End of the year thoughts

Three nights ago ASB hosted our annual 8th Grade Ceremony. This event symbolizes the “Closing of Middle School,” and the “Beginning of High School,” for our students. The evening showcased two student hosts, and two class speakers. Sitting in the audience, watching and listening to these four fourteen-year-old ‘kids’ (with … Continue reading

Teaching our Children to Make Decisions

“Piglet sidled up to Pooh from behind. ‘Pooh?’ he whispered. ‘Yes, Piglet?’ ‘Nothing,’ said Piglet, taking Pooh’s hand. ‘I just wanted to be sure of you.’” The character of Piglet, in A.A. Milne’s Winnie-the-Poo, has a very clear idea (as clear an idea as Piglet can have) of who and … Continue reading

Analyzing Amy Chua’s “The Triple Package”

I remember a little over a year ago, the many faces of social media (not to mention TV and good ole’ fashion newspapers) were a-buzz with commentary about Amy Chua’s new book. Chua is the Yale professor, and Chinese American, who gained notoriety in 2011 with her book, Battle Hymn … Continue reading

Remembering Madhu, Madiba and Goodness

I went to sleep last night with two deaths on my mind. The deaths of Madhu and Madiba. Madhu was an ASB Alum. Madiba was the Father of a Nation. “I still cannot believe that my dear ex-student Madhu was murdered,” wrote a former ASB teacher on Facebook last night. … Continue reading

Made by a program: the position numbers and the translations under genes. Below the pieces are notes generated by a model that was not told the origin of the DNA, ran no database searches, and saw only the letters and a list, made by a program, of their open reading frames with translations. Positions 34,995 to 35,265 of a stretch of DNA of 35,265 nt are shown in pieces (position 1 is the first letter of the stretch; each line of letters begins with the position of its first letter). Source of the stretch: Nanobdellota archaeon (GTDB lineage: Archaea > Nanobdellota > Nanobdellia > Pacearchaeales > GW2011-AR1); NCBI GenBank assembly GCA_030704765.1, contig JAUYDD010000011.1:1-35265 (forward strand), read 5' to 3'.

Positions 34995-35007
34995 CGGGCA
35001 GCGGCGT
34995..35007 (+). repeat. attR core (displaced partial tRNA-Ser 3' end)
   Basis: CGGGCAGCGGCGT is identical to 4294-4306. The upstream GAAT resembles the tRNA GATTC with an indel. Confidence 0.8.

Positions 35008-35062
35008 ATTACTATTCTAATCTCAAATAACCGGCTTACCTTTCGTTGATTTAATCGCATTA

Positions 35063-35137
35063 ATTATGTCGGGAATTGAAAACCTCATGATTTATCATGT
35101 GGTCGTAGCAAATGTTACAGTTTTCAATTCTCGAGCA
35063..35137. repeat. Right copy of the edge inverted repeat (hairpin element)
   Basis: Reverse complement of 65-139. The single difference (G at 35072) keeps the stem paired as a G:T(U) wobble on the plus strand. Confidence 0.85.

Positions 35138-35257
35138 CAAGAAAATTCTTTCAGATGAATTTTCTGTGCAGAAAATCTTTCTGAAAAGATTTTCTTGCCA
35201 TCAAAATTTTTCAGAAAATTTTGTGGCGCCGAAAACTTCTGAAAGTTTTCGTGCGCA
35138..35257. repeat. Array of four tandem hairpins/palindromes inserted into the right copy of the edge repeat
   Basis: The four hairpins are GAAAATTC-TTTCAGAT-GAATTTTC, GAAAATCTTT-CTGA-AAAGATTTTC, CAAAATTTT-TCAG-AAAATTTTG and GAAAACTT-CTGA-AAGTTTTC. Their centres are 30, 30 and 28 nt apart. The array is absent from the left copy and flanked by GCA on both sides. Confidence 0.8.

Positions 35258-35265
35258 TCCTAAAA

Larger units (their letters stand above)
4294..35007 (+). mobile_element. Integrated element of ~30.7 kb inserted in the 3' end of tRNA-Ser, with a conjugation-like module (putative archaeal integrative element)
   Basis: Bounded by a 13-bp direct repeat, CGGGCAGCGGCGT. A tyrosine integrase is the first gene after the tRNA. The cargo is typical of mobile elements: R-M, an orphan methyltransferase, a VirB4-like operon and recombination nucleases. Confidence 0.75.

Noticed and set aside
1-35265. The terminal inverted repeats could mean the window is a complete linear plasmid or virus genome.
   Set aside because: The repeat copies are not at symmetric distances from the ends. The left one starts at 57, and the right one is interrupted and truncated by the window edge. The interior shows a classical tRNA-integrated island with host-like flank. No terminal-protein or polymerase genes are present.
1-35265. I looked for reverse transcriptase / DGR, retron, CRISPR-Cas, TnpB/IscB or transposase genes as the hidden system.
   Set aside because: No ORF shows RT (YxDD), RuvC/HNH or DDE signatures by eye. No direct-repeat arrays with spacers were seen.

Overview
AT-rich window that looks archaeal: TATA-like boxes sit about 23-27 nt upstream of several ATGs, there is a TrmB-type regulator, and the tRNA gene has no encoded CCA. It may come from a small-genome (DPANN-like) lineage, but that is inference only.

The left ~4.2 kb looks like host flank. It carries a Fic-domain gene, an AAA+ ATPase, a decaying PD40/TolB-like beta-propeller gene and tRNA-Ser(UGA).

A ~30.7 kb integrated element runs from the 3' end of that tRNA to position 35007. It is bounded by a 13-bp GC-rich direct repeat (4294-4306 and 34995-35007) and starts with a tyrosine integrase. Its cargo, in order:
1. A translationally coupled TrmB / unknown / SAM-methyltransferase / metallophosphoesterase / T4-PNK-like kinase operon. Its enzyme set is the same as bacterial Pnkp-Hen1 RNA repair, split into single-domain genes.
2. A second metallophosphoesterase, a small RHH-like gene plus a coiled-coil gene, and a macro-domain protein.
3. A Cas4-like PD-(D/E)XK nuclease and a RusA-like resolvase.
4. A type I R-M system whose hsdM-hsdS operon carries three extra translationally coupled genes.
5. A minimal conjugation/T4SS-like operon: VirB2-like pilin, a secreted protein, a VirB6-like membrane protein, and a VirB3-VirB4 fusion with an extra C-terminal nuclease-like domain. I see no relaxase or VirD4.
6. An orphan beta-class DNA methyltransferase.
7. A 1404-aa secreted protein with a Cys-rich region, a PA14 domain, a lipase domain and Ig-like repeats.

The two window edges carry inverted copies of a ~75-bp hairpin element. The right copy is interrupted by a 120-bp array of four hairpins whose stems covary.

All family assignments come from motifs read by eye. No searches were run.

A Recipe For “The Right Stuff”

Last June, fourteen of our 4th and 5th graders participated in a course offered by the Center for Talented Youth called “The Right Stuff.” One of their assignments asked this of them: Now that you’ve read about these inventors and dreamers who had “the right stuff” write a recipe for what you think “the … Continue reading

What I Learned From Writing a Speech

Originally published on May 26, 2013. The American School of Bombay’s High School graduation ended a few hours ago. Today, thirty-seven of our seniors walked across the stage and received their High School diplomas. As you can imagine, there was plenty of joy and cheer, rivers of tears, and hundreds … Continue reading

10 Things I Wish I Knew When I was 15

In my opinion, any conversation beginning with “…I’m reading this book…” is going to be a good conversation. After all, personal references from people who know you are by far the most sure-fire way to expand your reading pleasure. “Craig, I’m reading this book that you would love,” said my … Continue reading

Asking Questions That Matter

Last week I had the privilege of being a guest speaker in our 5th grade. I was there to talk about “Questions.” In their email, the teachers instructed me to “…come in and chat about ‘Posing Questions that Matter’ in regards to data collection. For example, why do some questions make … Continue reading

The Internet & Adaptive Online Learning

Originally published on  January 26, 2013. Five days ago I was told by a technology-futurist that I’m not the only one who has difficulty selecting one single thought to share. “My research,” he stated, “concludes that the task of a person ‘selecting something’ is becoming more difficult on all fronts.” … Continue reading

Tragedy in Newton

Originally published on December 16, 2012 “Why?” That’s what our children are asking us today. Why did a 20 year-old boy walk into a peaceful elementary school, in Newtown Connecticut, and kill 30 people? According to Renee Burns, a teacher in Newtown, “Stuff like this doesn’t happen in Newtown.” But … Continue reading